11/30/2017 — Rare Large M6.7 (M6.5) Earthquake strikes Mid-Atlantic Ridge — Unrest spreading

Watch the full video update on the event here:


November 30, 2017

A large M6.7 (M6.5) earthquake has struck the central Mid-Atlantic ridge directly on the “letter X”.

It is also worthy to make note this rare event struck at the exact location we were watching for pressure to transfer to.

The pressure transfer zone is indicated with a large red arrow pointing from South Americas coast to the Mid-Atlantic ridge.   The arrow shows which way pressure flows.  Ultimately the seismic pressure flows from West to East in these locations.

This large M6.7 (M6.5) earthquake struck at the predesignated pressure termination point marked with a letter X.

Information on the M6.5 from the USGS:

2017-11-30 06:32:50 UTC
1.105°S   23.419°W
10.0 km depth



The seismic pressure is a different force than the earthquakes themselves.

As the seismic pressure is generated in the West Pacific (rising up from below the plate) the force spreads out across the plate boundaries flowing in a path of least resistance away from the location which is causing the push.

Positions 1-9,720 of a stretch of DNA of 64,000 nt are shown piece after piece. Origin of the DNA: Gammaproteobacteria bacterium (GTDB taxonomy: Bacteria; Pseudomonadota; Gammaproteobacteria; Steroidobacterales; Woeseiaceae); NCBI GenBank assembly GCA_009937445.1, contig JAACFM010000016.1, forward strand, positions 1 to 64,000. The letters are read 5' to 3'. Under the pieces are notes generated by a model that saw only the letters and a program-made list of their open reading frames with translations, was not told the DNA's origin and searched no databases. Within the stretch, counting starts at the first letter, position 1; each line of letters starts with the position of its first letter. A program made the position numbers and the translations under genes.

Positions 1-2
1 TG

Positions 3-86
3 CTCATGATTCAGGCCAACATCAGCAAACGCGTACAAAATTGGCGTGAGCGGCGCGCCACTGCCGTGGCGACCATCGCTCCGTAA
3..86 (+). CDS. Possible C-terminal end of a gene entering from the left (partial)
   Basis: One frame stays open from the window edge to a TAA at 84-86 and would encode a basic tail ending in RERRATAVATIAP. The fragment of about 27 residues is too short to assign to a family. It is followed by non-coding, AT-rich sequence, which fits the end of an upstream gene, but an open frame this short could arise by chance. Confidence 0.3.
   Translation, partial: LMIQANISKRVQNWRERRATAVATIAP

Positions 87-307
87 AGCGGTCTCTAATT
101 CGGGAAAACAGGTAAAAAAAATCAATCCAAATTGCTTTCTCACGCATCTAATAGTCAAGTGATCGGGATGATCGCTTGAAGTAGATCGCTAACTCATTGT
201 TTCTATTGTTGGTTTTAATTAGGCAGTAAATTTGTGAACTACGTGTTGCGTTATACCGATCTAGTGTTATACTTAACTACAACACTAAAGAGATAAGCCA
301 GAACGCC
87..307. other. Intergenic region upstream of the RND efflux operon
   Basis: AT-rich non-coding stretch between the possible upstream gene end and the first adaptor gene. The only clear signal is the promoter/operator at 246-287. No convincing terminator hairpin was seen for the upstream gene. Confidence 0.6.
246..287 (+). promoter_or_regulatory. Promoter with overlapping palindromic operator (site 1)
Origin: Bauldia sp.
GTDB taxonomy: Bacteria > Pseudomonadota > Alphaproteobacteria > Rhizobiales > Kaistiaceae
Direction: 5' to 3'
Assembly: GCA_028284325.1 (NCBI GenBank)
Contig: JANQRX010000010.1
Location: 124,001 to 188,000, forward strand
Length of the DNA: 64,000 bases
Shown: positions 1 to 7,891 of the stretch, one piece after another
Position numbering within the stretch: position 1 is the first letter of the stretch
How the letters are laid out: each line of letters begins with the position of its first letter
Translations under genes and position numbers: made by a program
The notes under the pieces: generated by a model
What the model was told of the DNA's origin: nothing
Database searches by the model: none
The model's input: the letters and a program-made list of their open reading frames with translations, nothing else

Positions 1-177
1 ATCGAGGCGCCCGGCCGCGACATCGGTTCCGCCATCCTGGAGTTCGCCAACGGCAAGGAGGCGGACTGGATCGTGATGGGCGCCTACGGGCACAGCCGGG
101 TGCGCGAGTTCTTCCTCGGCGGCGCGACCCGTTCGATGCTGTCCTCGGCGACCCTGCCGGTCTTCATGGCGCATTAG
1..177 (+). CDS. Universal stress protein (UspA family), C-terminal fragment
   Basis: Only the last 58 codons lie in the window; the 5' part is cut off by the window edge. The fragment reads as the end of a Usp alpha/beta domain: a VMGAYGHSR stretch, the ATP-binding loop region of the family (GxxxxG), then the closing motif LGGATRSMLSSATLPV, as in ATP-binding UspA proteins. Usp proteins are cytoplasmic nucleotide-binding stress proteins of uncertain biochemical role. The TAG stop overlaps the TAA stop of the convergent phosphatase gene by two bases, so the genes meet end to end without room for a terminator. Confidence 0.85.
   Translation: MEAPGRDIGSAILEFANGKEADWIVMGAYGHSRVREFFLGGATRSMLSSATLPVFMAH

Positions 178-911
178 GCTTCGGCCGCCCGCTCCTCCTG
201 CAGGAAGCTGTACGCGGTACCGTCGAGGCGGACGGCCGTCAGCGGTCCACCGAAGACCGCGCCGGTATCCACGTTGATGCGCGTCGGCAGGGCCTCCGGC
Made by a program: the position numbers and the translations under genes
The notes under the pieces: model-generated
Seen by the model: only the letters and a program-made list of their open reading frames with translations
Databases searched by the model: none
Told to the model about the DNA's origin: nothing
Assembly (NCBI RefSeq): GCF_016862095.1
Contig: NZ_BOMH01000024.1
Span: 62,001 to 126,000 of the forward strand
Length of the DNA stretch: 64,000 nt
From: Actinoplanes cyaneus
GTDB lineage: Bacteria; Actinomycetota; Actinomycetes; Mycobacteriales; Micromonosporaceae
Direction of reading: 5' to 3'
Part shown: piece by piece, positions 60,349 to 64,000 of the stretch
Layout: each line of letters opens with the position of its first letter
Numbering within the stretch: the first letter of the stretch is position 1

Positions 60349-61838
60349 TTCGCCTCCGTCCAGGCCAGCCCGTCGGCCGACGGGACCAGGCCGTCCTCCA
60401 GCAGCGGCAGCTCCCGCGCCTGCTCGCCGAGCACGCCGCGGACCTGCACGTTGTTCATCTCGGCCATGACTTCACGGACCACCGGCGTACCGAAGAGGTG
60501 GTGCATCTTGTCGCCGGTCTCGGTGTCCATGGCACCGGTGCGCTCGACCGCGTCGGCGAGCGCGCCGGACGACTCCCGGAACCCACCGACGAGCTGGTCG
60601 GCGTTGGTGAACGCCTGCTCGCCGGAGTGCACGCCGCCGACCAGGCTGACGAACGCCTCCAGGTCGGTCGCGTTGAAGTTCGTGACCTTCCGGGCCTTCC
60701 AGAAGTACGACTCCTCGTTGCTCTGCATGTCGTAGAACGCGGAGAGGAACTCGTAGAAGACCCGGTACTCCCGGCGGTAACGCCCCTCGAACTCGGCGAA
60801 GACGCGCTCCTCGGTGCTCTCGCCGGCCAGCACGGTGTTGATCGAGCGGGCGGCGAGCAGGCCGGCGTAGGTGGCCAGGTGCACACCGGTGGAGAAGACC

When the seismic pressure flows out of a deep earthquake area, the fingerprints of this invisible force are revealed by noteworthy sized earthquakes which are usually 1-2 full magnitudes larger, and usually much more shallow in the crust (up above the deep event).

Please reference this newest pressure transfer map below for an idea of how the plates transfer this seismic pressure from region to region.

[scribd id=365973913 key=key-demQh4FZMVGPLijNnIle mode=scroll]


If you would like to know more about how the seismic pressure transfers across the planet, and how different regions are effected by this force, start your journey here:

11/28/2016 — Global Seismic pressure transfer map — Which way does the planet really “move”?


Always remember, have an earthquake plan, and be ready – just in case.

If you don’t already have an earthquake plan , now is the time for you to develop one.

I think our motto applies now more than ever…. don’t be scared, be prepared.